As well as talking about your feelings to friends and family, another option is to contact Samaritans if you need someone to talk to. See the link in 'Further Reading' below.

Both you and any untrained person supporting you will also find help by finding out ways to learn more, such as from an organisation for people who self-harm, such as Self-injury Support, LifeSIGNS and Harmless. See the links in 'Further Reading' below.

Writing down all the things you'd like to say in advance will help you to remember all the things you'd like to say and ask, and may also help you to feel less anxious about expressing your feelings.

Talking therapy involves talking with a professional therapist. Cognitive behavioural therapy, dialectical behaviour therapy and psychodynamic therapy can all be effective, particularly helping you with problem solving. Your GP can often help advise where you can go, or refer you for talking therapies. See also Refer Yourself for Talking Therapy.

Treatment for scars
Some but not all people who self harm prefer not to have any visible scars. There are treatments available for covering and reducing scarring.

How a GP can help with self-harm

Seeing your GP is often the first step to asking for help and discussing your self-harm confidentially. Your GP may:

  • Let you know about available treatment, including immediate or urgent help if you are at risk of suicide.

  • Provide treatment or specialist referral for any mental health issues, such as anxiety or depression.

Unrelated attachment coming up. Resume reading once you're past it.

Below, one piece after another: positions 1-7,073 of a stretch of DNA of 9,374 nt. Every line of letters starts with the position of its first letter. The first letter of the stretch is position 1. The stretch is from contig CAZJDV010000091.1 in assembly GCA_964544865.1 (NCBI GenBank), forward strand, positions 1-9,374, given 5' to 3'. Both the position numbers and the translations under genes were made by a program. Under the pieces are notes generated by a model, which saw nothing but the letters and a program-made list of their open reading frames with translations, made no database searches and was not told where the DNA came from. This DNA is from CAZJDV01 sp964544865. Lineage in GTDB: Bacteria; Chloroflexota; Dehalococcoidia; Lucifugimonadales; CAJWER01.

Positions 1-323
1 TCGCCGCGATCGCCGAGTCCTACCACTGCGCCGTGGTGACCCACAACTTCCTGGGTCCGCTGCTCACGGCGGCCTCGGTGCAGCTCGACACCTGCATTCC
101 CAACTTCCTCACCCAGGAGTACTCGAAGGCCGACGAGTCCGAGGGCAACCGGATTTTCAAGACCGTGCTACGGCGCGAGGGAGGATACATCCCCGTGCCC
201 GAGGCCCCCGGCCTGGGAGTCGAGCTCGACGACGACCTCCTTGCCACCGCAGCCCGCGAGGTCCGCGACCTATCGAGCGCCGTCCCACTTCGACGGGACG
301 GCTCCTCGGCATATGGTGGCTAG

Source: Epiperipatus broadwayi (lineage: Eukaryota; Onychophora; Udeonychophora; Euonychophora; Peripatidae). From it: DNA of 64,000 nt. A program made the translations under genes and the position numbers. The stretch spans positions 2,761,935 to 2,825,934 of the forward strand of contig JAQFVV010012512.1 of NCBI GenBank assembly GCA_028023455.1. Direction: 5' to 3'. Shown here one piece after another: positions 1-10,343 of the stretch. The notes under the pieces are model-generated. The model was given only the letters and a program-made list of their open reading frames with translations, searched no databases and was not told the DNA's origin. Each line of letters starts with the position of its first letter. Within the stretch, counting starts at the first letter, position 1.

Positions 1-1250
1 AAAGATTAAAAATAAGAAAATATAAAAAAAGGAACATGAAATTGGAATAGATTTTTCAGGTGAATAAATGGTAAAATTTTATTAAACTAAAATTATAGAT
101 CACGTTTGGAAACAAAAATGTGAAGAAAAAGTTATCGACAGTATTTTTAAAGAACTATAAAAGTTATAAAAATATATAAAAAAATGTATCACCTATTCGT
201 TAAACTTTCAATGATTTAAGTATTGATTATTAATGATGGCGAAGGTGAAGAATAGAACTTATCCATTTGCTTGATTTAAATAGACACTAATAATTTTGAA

• Refer you to a mental health professional. This usually involves a referral to the local specialist community mental health team (CMHT) or, for younger people, the Child and Adolescent Mental Health Services (CAMHS), which can include psychiatrists, psychologists, social workers, occupational therapists and community psychiatric nurses.

  • Provide information about local and national sources of support, groups, and voluntary organisations.

  • Monitor your physical health, including advice, treatment (camouflage) or referral to help with scarring.

Specialist mental health services

Specialist mental health services can provide further information and help, including:

  • Helping you to to reinforce and develop coping strategies to reduce or stop self- harm, such as relaxation and distraction techniques.

  • Providing advice and support that can help you deal with scarring.

  • Providing psychological treatments (talking therapies), such as cognitive behavioural therapy.

  • Helping you to develop an individual care plan, including to improve how you function in your social life and with studies or work.